The success the Marvel Cinematic Universe has had cannot be understated; from its seemingly ignoble beginnings in 2008’s Iron Man to this year’s conclusive Avengers: Endgame, Marvel Studios introduced, honed and perfected the concept of a cinematic universe while breaking several box office records along the way. Not every entry in its (as of this writing) 22-film discography is a treasured, acclaimed one, but the series’ third phase — it’s current one — has consistently produced entertaining films like Thor: Ragnarok and Avengers: Infinity War. It is this high benchmark that in part make this year’s Captain Marvel a disappointment.  


Captain Marvel, directed by Anna Boden and Ryan Fleck, is a respectably entertaining if flawed origin story starring Brie Larson as Captain Marvel, whose birth name is Carol Danvers. We, however, first meet her as Vers, an amnesiac Kree soldier under the charge of commander Yon-Rogg (Jude Law). The Kree are engaged in an intergalactic war against the shapeshifting Skrulls. Carol is inadvertently sent to Earth, where she gradually learns of her former life there and discovers she’s unwittingly been fighting for the villains. Captain Marvel is a prequel set in the 90s, that era’s iconography is highlighted and used as a frequent source of jokes.

While the heroine unfortunately couldn’t attain the heights reached by the MCU’s best movies, it does channel the quality seen in its first phase’s output. Yon-Rogg bears a middling presence throughout the film, largely because his relationship with Carol is inadequately explored. Likewise, Carol discovering the Kree she fought alongside and considered friends were using her should’ve been a momentously devastating event, and it’s something she overcomes in a three-minute scene. Yon-Rogg and the Kree’s Supreme Intelligence (Annette Bening) frequently informed Carol how emotional is, telling her it’s a flaw to overcome. However, the film betrays this; this alleged weakness only exists in exposited dialogue and the few times Carol does exhibit sadness or anger are for wholly valid reasons. Carol’s journey to discover and overcome herself is a fascinating one on paper (and the Blu-ray’s meaty special features emphasized this as a core conceit to the film), so it’s a disappointment how shallowly it was handled.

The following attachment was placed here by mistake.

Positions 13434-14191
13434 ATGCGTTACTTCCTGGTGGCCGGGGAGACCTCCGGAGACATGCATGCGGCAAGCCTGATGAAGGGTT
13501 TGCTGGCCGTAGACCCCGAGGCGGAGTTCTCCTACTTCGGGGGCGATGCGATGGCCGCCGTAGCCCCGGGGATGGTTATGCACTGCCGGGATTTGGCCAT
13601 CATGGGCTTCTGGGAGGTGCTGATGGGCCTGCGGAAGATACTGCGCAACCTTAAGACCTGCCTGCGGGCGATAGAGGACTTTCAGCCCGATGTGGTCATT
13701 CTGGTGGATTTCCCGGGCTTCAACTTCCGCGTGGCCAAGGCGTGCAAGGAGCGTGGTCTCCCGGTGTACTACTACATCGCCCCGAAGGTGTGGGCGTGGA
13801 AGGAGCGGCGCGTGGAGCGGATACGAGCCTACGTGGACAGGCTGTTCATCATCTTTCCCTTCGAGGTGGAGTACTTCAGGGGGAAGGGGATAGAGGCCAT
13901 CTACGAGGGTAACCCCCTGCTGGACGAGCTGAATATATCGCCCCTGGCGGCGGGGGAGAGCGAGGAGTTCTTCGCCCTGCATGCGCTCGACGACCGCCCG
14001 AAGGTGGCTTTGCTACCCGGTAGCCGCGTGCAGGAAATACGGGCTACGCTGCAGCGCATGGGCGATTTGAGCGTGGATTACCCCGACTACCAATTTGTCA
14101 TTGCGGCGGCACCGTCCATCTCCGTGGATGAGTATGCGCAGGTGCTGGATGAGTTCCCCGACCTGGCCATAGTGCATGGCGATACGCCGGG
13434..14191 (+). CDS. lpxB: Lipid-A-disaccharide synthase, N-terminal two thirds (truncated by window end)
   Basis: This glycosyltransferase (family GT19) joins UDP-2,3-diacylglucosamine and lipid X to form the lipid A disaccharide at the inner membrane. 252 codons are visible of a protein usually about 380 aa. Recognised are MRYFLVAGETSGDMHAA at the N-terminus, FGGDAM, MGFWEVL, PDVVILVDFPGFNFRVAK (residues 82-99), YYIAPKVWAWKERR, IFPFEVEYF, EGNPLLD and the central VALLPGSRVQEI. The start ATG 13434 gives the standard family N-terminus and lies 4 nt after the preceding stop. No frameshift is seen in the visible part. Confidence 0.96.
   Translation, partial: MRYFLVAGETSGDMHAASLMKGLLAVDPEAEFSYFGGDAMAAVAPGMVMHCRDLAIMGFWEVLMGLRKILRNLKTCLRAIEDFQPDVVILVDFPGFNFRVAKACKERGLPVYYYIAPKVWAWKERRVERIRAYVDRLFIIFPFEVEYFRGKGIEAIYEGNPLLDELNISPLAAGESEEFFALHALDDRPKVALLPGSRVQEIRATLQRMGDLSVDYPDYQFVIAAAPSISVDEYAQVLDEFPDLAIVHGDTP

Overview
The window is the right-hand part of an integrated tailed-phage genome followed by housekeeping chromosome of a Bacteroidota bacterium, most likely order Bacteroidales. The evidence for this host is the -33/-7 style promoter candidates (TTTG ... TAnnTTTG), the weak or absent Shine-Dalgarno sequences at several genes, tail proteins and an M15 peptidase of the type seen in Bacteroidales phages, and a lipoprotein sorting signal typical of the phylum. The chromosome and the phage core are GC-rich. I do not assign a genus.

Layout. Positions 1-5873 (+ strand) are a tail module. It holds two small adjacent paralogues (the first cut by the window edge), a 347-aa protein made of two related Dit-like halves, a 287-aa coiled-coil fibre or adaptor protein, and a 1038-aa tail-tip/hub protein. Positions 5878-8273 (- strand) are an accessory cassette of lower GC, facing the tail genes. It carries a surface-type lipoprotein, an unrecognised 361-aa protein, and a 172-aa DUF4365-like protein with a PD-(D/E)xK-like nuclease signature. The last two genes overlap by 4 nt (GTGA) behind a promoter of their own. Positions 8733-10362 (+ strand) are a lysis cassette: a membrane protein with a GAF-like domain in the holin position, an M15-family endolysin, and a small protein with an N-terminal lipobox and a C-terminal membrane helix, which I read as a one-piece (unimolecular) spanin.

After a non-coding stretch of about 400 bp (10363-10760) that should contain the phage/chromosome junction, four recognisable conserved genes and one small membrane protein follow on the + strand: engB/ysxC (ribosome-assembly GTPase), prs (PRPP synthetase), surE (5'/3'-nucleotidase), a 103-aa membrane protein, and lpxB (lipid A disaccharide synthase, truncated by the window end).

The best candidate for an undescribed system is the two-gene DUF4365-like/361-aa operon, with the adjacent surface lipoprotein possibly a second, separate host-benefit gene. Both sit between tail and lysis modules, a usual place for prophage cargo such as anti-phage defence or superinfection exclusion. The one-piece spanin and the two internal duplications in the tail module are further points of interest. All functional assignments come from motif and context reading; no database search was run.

Nevertheless, Larson gave an excellent performance with the material given, with her rapport with Nick Fury (Samuel L. Jackson) being the movie’s strongest scenes. Lashana Lynch also gives a strong, emotional performance as Maria Rambeau, one of Carol’s former colleagues and best friend. All three elevated the film considerably, and I will be there to see any further adventures their characters find themselves in.

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